Ball ammunition can be recognised by [underlined] 1 [/underlined] Purple Annulus [underlined] 2 [/underlined] Roman Numerals VII on base of cartridge. [underlined] 3 [/underlined] Three indentations securing bullet to cartridge case

[underlined] ARMOUR PIERCING [/underlined]

[underlined] Base Markings [/underlined]

Makers Name
Mark W.1.
Green Annulus

[two hand drawn diagrams of ammunition, base and side profile]

Armour Piercing ammunition can be recognised by [underlined] 1 [/underlined] Green Annulus [underlined] 2 [/underlined] Letter W on base of cartridge [underlined] 3 [/underlined] Three centre punch marks securing bullet case.

[underlined] INCENDARY [sic] [/underlined]

[underlined] Base Markings [/underlined] Makers Name. Mark IV, V, VI, VII
Date Blue Annulus.

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[three hand drawn diagrams of side view of different marks of ammunition]

Incendary [sic] ammunition can be recognised by [underlined] 1 [/underlined] Blue Annulus [underlined] 2 [/underlined] Letter B followed by respective mark. Marks are B.IV (obsolete) BVI and BVII (Explosive Incendary [sic]

[underlined] TRACER [/underlined] Base Markings

Makers Name
Mark G. followed by respective mark.
Red Annulus.

[two hand drawn diagrams of ammunition, base and side profile]

Tracer can be recognised by [underlined] 1 [/underlined] Red Annulus [underlined] 2 [/underlined] Letter G. Followed by respective marks. [underlined] 3 [/underlined] Milled waist around base. [underlined] 4 [/underlined] Colour of tip of bullet is White for day and Grey for night trace.

[underlined] G.IV [/underlined] Is a [deleted] night [/deleted] day trace, has a white tip and burns from 0.600 yds

[underlined] GV [/underlined] Is a night trace, has a grey tip and

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burns dimly from 0.200 yds and then brightly from 2.600 yds

[underlined] GVI [/underlined] Is a day trace and has a white tip. It replaces GIV, the reason being that is a more perfect bullet.

[underlined] General Notes [/underlined]

If any bullet mark is followed by the letter Z it means that it is charged with Nitro - Cellulose instead of Cordite

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[underlined] PYROTECHNICS [/underlined]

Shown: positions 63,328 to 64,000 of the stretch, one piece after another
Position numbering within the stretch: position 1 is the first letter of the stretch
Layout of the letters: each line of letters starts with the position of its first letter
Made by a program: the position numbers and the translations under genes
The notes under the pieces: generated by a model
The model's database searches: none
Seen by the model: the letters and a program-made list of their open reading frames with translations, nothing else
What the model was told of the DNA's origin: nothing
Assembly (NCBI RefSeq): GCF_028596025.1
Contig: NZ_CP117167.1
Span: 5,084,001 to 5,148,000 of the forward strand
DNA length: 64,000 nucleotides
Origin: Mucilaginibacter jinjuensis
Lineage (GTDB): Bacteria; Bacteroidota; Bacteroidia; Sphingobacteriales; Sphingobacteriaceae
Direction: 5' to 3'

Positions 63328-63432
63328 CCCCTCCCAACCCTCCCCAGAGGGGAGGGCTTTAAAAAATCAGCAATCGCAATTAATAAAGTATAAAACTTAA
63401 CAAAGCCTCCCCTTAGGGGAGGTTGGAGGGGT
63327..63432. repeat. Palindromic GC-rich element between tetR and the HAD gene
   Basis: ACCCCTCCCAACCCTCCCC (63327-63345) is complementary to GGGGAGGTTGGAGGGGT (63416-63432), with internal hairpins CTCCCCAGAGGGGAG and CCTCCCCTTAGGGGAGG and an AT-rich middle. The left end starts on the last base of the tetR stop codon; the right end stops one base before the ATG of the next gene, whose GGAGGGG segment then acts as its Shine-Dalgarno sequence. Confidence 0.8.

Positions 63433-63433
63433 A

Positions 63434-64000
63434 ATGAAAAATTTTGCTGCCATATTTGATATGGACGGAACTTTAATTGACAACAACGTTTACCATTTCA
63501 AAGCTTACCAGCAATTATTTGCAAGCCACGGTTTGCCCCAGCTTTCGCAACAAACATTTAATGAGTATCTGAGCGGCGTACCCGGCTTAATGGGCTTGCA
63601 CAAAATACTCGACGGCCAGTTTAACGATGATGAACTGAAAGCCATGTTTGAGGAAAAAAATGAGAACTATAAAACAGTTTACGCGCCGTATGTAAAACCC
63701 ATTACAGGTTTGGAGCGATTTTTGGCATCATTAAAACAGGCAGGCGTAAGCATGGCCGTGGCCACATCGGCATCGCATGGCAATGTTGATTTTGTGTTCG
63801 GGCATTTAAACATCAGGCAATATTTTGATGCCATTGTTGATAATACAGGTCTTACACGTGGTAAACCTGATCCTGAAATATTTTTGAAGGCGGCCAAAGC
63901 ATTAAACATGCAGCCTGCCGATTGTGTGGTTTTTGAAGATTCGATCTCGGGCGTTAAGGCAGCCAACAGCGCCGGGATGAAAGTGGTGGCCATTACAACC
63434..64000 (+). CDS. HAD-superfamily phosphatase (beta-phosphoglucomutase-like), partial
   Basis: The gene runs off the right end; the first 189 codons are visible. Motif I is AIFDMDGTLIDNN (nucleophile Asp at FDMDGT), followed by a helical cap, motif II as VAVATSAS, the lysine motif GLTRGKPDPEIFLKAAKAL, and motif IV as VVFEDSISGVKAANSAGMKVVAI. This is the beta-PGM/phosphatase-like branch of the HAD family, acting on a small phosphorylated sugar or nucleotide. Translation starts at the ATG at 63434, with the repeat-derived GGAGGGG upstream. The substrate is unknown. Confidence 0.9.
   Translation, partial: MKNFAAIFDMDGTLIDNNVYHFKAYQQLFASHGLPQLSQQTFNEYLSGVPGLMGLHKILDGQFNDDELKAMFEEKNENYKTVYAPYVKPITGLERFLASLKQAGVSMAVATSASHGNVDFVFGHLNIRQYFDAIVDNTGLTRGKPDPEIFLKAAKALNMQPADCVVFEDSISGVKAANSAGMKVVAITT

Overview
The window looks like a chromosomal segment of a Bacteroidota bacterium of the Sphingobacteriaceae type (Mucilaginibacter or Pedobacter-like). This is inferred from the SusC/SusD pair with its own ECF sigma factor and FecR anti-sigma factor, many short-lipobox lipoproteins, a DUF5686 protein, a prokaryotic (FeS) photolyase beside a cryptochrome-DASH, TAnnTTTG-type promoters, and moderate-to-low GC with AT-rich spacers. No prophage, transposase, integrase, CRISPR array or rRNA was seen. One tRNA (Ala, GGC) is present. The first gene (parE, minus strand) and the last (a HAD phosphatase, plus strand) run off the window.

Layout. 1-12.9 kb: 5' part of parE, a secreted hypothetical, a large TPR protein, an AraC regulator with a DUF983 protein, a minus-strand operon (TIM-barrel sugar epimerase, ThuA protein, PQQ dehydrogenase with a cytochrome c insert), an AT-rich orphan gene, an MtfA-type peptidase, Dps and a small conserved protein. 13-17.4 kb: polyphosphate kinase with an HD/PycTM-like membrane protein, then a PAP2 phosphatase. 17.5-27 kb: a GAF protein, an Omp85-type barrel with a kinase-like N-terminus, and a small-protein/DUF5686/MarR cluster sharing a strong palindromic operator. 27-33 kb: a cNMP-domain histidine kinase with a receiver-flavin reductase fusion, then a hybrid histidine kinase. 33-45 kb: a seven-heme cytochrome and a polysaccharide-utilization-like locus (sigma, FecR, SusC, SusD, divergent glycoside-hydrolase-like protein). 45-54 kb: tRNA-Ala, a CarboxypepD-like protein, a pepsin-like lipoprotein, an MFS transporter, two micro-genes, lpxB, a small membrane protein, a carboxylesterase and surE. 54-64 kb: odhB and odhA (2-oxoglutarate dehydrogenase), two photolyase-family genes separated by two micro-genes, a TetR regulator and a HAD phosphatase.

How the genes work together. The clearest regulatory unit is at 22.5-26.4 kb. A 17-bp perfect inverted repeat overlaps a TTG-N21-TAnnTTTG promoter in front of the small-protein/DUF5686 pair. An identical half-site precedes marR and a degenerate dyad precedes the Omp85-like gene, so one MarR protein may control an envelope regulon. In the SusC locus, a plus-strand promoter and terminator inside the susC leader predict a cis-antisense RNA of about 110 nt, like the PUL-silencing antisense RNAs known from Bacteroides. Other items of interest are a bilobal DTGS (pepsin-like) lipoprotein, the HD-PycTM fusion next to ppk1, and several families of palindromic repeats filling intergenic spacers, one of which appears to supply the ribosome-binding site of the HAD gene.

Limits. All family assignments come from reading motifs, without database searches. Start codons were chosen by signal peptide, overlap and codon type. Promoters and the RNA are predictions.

[underlined] PYROS USED [/underlined]

[underlined] 1 [/underlined] [underlined] 1 1/2” Signal Cartridges [/underlined] fired from a number three Very Pistol. Colours Red, Green, Yellow, or Red & Green etc. Used for giving colours of day or as distress signals from Dinghy.

If the cartridge case has colours denoted by triangles, it means that one colour comes out first followed by other. If [deleted] coll [/deleted] colours are banded together it means they come out together and change colour in the air. First colour burns for 5 secs and second for 4 secs. Single colour cartridges last for approx 7 secs.

[underlined] 2 [/underlined] [underlined] Eliminating Cartridge [/underlined] fired from No. 3 Very Pistol last approx 9 secs and is used as a preliminary to 4.5”. Rear Flare.

[underlined] 3 [/underlined] 4.5” Rear Flare

[underlined] 4 [/underlined] 42 Fuse and 848 Fuse used for launching 4.5 Rear Flare

[underlined] 5 [/underlined] Aluminium [one indecipherable word] Marker

[underlined] 6 [/underlined] Flame Flare

[underlined] 7 [/underlined] Signal Marine Distress Mk III

[underlined] 8 [/underlined] 1 lb. signal Rocket.

[underlined] 9 [/underlined] Smoke Generator

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[underlined] PALMER HYDRAULIC FIRING GEAR [/underlined]

[hand drawn diagram of a hydraulic circuit]

When the turret Motor Valve is operated the Accumulator is charged. When the triggers are pressed the valve cuts off the exhaust pipe and connects pressure pipe to the guns. On [deleted[ ral [/deleted] releasing triggers the valve is returned by the spring. The pressure pipe is cut off and the guns are connected to the exhaust.

The accumulator ensures instantaneous firing, by keeping a reservoir of oil at a pressure of 240 lbs per sq inch.

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[table listing flights, dates, aircraft etc.]



John Harrison, “John Harrison's course notes from his gunnery course,” IBCC Digital Archive, accessed February 26, 2024,